Sweet and salty! Hershey buys SkinnyPop maker
It’s a marriage of sweet and salty.
Candy king Hershey is buying Amplify Snack Brands, the maker of SkinnyPop popcorn, for $1.6 billion.
The Hershey acquisition values Amplify Snack Brands at $12 a share — a more than 70% bump from the $7 price that the stock closed at on Friday. Shares of Amplify Snack Brands surged nearly 71% Monday morning.
But Amplify Snack Brands stock is still well below the $18 a share price that the company went public at back in August 2015.
Amplify Snack Brands has missed earnings forecasts in six of the nine quarters it has reported since its IPO.
Wall Street has also been worried about slowing sales growth for the company’s SkinnyPop, which has lower salt than many other popcorn brands, uses no GMOs, gluten or preservatives and is popped in healthier sunflower oil.
Still, Hershey CEO Michele Buck raved about the deal, saying in a press release that it will help the company become “an innovative snacking powerhouse.”
That’s a jargony statement to be sure. But Hershey has taken several steps over the past few years to broaden its product line beyond candy bars, Hershey’s Kisses and Reese’s Peanut Butter Cups.
Hershey acquired jerky maker Krave for a reported price tag of more than $200 million in 2015 in order to diversify beyond the confectionery business.
And Hershey recently unveiled a new candy bar called Hershey Gold that has no chocolate. It’s a caramelized crème candy with peanuts and pretzels instead.
Buck said that the Amplify deal should add to earnings fairly quickly, even though it’s paying a steep price for Amplify Snack Brands. It’s all about adding new products to boost sales and earnings.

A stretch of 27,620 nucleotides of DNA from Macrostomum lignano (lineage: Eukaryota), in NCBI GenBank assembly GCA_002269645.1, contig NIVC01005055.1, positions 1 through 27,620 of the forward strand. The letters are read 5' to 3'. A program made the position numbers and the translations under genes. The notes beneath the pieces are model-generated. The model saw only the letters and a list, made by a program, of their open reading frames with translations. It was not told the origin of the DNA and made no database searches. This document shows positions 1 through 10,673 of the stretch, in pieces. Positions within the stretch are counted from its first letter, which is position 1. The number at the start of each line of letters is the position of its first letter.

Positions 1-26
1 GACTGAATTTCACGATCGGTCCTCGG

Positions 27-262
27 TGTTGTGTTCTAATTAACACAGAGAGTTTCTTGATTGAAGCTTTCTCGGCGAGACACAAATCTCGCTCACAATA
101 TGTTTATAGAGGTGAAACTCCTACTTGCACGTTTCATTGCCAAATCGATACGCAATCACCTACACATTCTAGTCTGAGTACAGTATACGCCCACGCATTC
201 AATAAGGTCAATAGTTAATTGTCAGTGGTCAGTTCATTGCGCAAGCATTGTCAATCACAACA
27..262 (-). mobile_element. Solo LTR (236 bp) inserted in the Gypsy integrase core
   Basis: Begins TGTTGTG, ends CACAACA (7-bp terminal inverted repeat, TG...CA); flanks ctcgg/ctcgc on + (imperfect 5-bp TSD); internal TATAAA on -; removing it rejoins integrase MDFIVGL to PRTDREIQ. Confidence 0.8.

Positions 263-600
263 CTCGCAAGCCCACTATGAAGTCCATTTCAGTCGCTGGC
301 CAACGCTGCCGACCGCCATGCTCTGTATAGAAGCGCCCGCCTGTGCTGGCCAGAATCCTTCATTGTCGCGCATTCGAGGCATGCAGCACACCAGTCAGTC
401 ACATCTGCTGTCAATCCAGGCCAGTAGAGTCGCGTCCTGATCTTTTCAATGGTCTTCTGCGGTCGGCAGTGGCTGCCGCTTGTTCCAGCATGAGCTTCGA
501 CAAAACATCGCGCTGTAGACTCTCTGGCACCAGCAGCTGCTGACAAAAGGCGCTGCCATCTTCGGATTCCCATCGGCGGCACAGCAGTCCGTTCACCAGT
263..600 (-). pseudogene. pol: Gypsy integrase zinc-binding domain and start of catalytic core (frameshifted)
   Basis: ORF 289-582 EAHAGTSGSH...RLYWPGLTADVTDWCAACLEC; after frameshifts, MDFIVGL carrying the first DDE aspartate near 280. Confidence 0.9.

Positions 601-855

Susquehanna International Group analyst Pablo Zuanic thinks the chance to bolster the product line justifies the big premium Hershey is paying for Amplify Snack Brands.
“Food companies will pay steep premiums to improve their growth profile,” he wrote in a report Monday. “Hershey wants to expand into the broader snacks category, so the [Amplify] deal is consistent with that strategy.”
There is also added pressure on Hershey and Buck, a 12-year veteran of the company who became CEO in March, to prove to investors that Hershey can still go it alone in a highly competitive business.
That’s because Oreo maker Mondelez made a $23 billion takeover offer for Hershey in June 2016 that Hershey rejected. Mondelez ultimately walked away from the deal a few months later.
Hershey’s stock is still up about 20% since Mondelez ended its attempt to buy Hershey in August 2016, but the stock has lagged the gains of the broader market.
The Hershey-Amplify deal is actually one of two snack mergers announced Monday.
Campbell Soup also agreed to purchase pretzel maker Snyder’s-Lance for $4.9 billion. Rumors of a deal first surfaced last week, pushing Snyder’s-Lance stock to a 13% gain Thursday and 5% higher Friday. The stock rose another 7% Monday.
Both mergers are the latest in a flurry of food deals announced this year.
ConAgra acquired Boomchickapop parent company Angie’s Artisan Treats for $250 million in September and Kellogg gobbled up Chicago Bar, the owner of the RXBar protein bar, for $600 million in October.